Tensions between Azerbaijan and Iran have been intensifying in recent days. On February 23, hackers from groups called “Iranian Cyber Army” and “Cocaine Warriors from Persia” attacked several Azerbaijani website, including that of the national airline, AZAL. Two days previously, Azerbaijani security forces reported the arrest of an armed gang with ties to the Iranian Revolutionary Guards and Lebanon’s Hezbollah, which was supposedly stockpiling weapons in preparation for an attack on foreigners in Baku. Azerbaijan has also claimed that Iranian military helicopters have violated its airspace. Iran, for its part, has accused Azerbaijan of sheltering Israeli Mossad agents seeking to assassinate Iranian nuclear scientists. Both sides have accused the other of funneling narcotics into their national territories. Azerbaijan recently arrested an Iranian journalist on drug charges, which Iran claims were fabricated. Iranian sources, meanwhile, claim that Azerbaijan has sent troops to Afghanistan for the express purpose of protecting the country’s opium crop, which it claims is a major “source of income for the occupiers.”
The tension between the two countries is linked to Azerbaijan’s relatively close and reportedly tightening relations with Israel, as well as to the fact that up to 20 millions Iranians are ethnic Azeris, some of whom have divided loyalties. According to report by NPR, Azerbaijani partisans in the Iranian city of Tabriz recently disrupted a soccer game by unfurling flags of Azerbaijan; the video of the incident was evidently “a big hit in Baku.” The same article notes that, “Israel buys 30 percent of its oil from Azerbaijan, and recently awarded a lucrative gas-drilling contract off its Mediterranean coast to an Azerbaijani firm.”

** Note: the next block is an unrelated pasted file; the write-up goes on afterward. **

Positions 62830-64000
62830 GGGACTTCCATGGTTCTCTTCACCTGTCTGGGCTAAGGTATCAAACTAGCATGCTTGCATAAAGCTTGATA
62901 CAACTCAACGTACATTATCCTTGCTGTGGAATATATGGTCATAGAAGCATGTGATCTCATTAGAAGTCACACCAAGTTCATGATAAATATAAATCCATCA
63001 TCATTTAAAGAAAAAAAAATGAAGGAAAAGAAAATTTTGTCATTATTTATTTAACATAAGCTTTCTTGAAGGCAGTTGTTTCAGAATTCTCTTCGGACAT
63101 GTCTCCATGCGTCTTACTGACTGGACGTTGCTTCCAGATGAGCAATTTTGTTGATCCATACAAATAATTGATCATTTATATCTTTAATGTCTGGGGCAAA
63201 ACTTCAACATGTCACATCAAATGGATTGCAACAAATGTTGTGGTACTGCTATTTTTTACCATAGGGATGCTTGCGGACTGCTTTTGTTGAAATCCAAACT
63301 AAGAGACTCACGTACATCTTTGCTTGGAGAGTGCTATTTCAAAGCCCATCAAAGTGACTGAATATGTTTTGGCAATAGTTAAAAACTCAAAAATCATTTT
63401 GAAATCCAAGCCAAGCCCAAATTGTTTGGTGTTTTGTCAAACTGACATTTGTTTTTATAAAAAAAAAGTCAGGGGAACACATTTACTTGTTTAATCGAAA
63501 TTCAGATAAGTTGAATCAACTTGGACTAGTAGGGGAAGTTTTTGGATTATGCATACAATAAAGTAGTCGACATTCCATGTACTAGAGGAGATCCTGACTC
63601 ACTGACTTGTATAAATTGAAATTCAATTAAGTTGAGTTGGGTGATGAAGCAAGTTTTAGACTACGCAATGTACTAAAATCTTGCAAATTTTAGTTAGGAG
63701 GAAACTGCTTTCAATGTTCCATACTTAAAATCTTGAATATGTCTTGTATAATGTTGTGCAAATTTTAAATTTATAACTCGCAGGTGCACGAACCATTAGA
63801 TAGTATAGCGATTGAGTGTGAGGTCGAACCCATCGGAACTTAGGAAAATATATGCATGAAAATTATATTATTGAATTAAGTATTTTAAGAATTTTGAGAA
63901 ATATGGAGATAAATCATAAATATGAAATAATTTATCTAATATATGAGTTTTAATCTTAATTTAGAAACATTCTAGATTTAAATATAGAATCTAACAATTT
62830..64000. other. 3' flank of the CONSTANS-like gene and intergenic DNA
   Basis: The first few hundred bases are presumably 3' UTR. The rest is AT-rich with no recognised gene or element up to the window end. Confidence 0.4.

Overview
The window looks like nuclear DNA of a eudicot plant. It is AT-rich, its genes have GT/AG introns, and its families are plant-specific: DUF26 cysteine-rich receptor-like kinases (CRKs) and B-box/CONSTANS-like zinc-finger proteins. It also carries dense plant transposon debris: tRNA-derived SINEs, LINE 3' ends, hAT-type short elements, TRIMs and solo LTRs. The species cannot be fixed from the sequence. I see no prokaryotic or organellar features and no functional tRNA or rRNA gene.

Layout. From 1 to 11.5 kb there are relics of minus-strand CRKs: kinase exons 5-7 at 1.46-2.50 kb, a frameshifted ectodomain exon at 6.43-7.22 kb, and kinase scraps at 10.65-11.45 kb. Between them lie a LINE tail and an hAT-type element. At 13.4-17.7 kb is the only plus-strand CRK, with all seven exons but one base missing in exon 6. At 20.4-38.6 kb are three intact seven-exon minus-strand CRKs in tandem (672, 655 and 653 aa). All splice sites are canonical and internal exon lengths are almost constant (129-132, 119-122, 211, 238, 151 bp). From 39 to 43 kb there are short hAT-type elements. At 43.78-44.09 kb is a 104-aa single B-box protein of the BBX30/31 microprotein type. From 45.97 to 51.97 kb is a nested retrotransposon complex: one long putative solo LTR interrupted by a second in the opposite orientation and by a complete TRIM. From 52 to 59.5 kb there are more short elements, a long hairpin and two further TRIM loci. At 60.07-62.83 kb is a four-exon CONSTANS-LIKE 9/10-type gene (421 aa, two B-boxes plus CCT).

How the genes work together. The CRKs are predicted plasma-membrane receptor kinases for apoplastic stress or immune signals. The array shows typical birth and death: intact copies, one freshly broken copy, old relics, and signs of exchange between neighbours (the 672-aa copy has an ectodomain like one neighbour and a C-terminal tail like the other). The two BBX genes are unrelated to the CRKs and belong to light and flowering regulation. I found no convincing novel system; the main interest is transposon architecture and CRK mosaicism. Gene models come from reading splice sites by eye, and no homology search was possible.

While Azerbaijan’s relations with Iran have deteriorated, its government has been trying to shore up connections with other states. Last week, officials from Azerbaijan met with Austrian officials to discuss “bilateral trade and economic relations and the Azerbaijani entry into the World Trade Organization.” After similar meetings with Belarus, the two countries pledged to support “the expansion of economic cooperation, the development of bilateral relations, the support for economic relations between the countries” and much more. An Azerbaijani delegation even visited the U.S. state of Mississippi in order to enhance trade ties and further develop bilateral relations. Azerbaijani officials are less favorably disposed to California at the moment, due to a pending Californian assembly bill that would recognize, “the deportation of more than 350,000 Armenians from Azerbaijan” in 1988. Azerbaijan claims that this legislative maneuver is “ignorant and irresponsible,” since outrages were committed by both Azerbaijan and Armenia during this period.